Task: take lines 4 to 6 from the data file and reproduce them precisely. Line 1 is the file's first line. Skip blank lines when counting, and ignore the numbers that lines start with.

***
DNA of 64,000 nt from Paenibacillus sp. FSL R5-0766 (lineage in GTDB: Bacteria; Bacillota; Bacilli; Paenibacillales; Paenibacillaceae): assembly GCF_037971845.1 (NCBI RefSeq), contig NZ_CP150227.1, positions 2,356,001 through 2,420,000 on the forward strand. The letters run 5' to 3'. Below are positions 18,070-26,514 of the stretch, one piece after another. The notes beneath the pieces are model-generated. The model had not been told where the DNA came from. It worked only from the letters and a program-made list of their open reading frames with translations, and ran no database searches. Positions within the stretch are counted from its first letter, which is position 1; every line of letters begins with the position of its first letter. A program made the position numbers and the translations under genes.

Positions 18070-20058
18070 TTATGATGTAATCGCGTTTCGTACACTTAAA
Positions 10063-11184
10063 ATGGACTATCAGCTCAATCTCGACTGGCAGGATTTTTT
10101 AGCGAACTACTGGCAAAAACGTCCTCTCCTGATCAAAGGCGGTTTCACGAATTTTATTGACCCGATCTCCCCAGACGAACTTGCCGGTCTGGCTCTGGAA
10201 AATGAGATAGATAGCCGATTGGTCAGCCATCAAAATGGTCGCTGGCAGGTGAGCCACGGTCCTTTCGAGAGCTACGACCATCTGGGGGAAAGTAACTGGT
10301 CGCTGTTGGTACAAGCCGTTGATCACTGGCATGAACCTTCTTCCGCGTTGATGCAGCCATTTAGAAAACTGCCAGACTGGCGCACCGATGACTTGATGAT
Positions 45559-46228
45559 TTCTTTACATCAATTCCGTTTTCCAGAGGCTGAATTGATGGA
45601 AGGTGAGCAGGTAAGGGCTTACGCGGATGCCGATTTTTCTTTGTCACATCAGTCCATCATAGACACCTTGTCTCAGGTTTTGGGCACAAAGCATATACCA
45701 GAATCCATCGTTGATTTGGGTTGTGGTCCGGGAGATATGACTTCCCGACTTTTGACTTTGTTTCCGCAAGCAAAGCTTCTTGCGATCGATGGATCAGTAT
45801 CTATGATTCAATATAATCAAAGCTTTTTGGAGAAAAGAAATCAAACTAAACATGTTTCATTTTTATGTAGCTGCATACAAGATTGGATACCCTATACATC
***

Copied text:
Positions 10063-11184
10063 ATGGACTATCAGCTCAATCTCGACTGGCAGGATTTTTT
10101 AGCGAACTACTGGCAAAAACGTCCTCTCCTGATCAAAGGCGGTTTCACGAATTTTATTGACCCGATCTCCCCAGACGAACTTGCCGGTCTGGCTCTGGAA